Women’s contribution to ICTs highlighted during Digital Inclusion Week
Date: Tuesday, October 9, 2018
Cairo.- “Whether you are a regular user or a software developer using computers or the internet, you have a woman to thank for creating this technology,” said Emad Karim, Advocacy, Youth and Innovation Specialist at UN Women Regional Office for the Arab States, at the Digital Inclusion Week event, 23-28 September 2018 organized by the United Nations Educational, Scientific and Cultural Organization (UNESCO) and the International Telecommunication Union (ITU) with support from UN Women.
In 1843, Ada Lovelace became the first programmer by designing the first computer algorithm and explaining how it would work on Charles Babbage’s analytical engine. A hundred years later, in 1942, the actress and self-taught inventor Hedy Lamarr, came up with the frequency-hopping technology that would later lead to the invention of wireless technologies like Wi-Fi and Bluetooth. In 1945, Jean Bartik and five other women developed and codified many of the foundations of software programming while working on ENIAC, one of the first electronic computers created. However, the six women were not invited to the dinner celebration for the completion of the project. In 1952, Admiral Grace Hopper, created in her spare time one of the world’s first compilers, a technology that transforms computer code written in one programming language. Her creation led to the development of COBOL, one of the first computer programming languages, and which is still used to this day.
As part of Digital Inclusion Week 2018, UN Women’s youth-led initiative HerStory organized an “editathon” focusing on women’s digital inclusion. During the session, 20 volunteers translated, wrote and edited 65 articles in Arabic related to the contribution of women to Information and Communication Technologies (ICTs) including the Digital Divide, Cyberbullying, Women in STEM fields, Women in NASA, Black Girls Code, and Digital rights among others.
While editing Wikipedia articles about the history of women in ICTs, volunteers discovered, that when videogame consoles hit the markets in the 1980’s as toys, their makers faced a simple but critical question: whether to market them as toys for girls or boys. Instead of offering the video games for everyone, they chose to target boys. “Children from that era grew up carrying the biased conception that technology is for boys, not girls,” said May Hashem, HerStory Co-Founder.
“Being part of HerStory editathon during the Digital Inclusion Week was an opportunity to learn about the digital divide; 27 years after the creation of the world wide web, the gender gap persists both online and offline. ICT is the future and women shouldn't be left out of it” said Zeina Mohammed, HerStory volunteer.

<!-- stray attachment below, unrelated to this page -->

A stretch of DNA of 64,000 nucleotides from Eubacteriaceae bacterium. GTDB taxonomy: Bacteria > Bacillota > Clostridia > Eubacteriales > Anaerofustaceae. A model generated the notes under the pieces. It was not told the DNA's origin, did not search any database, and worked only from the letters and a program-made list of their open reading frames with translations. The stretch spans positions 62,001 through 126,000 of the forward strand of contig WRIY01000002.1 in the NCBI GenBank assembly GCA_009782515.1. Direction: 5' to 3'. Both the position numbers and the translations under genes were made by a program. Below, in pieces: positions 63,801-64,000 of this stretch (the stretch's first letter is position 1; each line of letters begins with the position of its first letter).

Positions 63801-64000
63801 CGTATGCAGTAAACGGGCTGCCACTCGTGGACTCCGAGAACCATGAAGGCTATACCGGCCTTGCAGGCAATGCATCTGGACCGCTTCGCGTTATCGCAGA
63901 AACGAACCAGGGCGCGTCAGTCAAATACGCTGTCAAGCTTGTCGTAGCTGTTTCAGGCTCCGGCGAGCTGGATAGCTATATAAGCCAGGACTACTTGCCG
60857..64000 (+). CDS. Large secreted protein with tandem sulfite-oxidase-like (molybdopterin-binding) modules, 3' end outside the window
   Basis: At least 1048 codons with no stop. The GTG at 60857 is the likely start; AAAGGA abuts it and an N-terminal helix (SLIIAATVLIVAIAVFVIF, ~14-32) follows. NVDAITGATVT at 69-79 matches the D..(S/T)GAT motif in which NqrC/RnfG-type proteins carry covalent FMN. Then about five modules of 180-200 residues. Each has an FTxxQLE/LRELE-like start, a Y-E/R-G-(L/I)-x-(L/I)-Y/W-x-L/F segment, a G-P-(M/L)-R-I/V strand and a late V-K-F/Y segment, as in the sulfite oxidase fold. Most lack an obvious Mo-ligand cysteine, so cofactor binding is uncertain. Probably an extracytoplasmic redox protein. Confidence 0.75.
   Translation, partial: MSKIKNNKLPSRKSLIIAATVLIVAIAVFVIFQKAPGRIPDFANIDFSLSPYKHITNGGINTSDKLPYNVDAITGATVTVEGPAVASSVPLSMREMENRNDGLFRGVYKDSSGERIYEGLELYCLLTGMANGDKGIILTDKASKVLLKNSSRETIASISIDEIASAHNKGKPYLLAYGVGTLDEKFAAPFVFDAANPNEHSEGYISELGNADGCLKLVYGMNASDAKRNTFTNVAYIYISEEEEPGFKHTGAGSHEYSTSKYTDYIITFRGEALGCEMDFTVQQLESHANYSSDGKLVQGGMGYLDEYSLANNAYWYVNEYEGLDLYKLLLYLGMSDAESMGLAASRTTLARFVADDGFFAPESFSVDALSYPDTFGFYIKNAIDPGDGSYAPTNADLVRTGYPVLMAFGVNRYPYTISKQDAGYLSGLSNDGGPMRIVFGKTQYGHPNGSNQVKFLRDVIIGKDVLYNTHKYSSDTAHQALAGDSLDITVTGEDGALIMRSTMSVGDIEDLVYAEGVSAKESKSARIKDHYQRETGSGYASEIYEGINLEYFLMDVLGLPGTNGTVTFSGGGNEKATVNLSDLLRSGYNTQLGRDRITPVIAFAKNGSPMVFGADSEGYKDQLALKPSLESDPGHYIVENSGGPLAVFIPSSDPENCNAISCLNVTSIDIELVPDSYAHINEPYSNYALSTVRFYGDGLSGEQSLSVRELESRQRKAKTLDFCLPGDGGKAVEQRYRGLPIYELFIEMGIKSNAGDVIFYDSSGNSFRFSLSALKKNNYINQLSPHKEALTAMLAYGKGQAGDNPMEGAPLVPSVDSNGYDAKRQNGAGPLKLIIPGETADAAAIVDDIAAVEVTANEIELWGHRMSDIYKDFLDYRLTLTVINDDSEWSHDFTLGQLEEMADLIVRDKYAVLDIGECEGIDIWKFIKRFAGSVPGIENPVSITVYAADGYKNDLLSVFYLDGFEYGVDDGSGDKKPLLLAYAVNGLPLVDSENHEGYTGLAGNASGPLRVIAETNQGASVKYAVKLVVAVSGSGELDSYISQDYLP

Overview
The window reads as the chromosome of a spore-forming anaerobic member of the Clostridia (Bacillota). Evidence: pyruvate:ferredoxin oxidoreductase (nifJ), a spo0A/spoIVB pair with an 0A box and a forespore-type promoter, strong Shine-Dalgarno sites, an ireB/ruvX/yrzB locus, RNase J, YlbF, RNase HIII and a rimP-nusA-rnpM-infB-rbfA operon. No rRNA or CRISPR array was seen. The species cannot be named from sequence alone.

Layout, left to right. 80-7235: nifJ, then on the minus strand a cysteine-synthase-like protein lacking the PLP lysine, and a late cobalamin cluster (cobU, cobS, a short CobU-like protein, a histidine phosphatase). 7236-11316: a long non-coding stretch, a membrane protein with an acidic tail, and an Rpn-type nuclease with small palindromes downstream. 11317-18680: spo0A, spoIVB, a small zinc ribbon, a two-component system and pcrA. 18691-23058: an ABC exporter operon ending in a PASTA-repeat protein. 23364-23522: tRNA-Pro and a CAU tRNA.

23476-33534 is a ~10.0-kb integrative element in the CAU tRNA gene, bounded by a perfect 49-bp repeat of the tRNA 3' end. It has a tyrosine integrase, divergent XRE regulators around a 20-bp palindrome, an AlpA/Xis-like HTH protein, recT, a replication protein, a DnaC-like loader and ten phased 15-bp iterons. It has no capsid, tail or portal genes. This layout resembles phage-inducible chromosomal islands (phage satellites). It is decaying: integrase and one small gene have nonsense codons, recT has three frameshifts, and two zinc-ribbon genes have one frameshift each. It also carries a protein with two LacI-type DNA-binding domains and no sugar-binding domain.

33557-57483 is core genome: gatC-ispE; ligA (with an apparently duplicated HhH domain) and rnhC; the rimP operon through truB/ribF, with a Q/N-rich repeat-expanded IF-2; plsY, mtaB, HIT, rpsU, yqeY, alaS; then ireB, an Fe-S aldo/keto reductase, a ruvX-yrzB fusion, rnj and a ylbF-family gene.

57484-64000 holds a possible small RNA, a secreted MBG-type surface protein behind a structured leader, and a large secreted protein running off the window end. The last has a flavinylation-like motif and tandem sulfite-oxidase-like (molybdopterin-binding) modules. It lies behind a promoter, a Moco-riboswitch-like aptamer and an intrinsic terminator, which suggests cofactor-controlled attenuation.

“We welcome the opportunity to join forces with ITU and UN Women’s HerStory initiative to work with young women to develop key digital skills and competencies. Together, we are better positioned to help change mindsets, support empowerment and promote the participation of women in shaping and defining the digital landscape” said Dr. Ghaith Fariz, Director of UNESCO’s Regional Bureau for Sciences in the Arab States.
ICTs have the potential to advance women’s rights in the economic and social spheres as they can be leveraged for women’s personal security and better access to education, jobs, financial inclusion, access basic healthcare information, and new means of transportation and services from the shared economy.
Digital Inclusion Week, an initiative of UNESCO and ITU with the support of UN agencies including UN Women, aimed to raise awareness of the importance of digital inclusion and highlight ongoing initiatives that are supporting advancements in the Arab States region towards knowledge societies and a digital economy. The Digital Inclusion Week was disseminated on social media using the hashtags #IDUAI, #DigitalInclusionWeek and #IFAP.
HerStory is a youth-led initiative, supported by the UN Women ROAS to produce and disseminate knowledge about gender equality issues and women and girls’ lives and contributions. HerStory is about recording human experiences from a feminist perspective, emphasizing the role of women and address the absence and exclusion of women from historical and public records. played in history, politics, science, technology, leadership, and religion.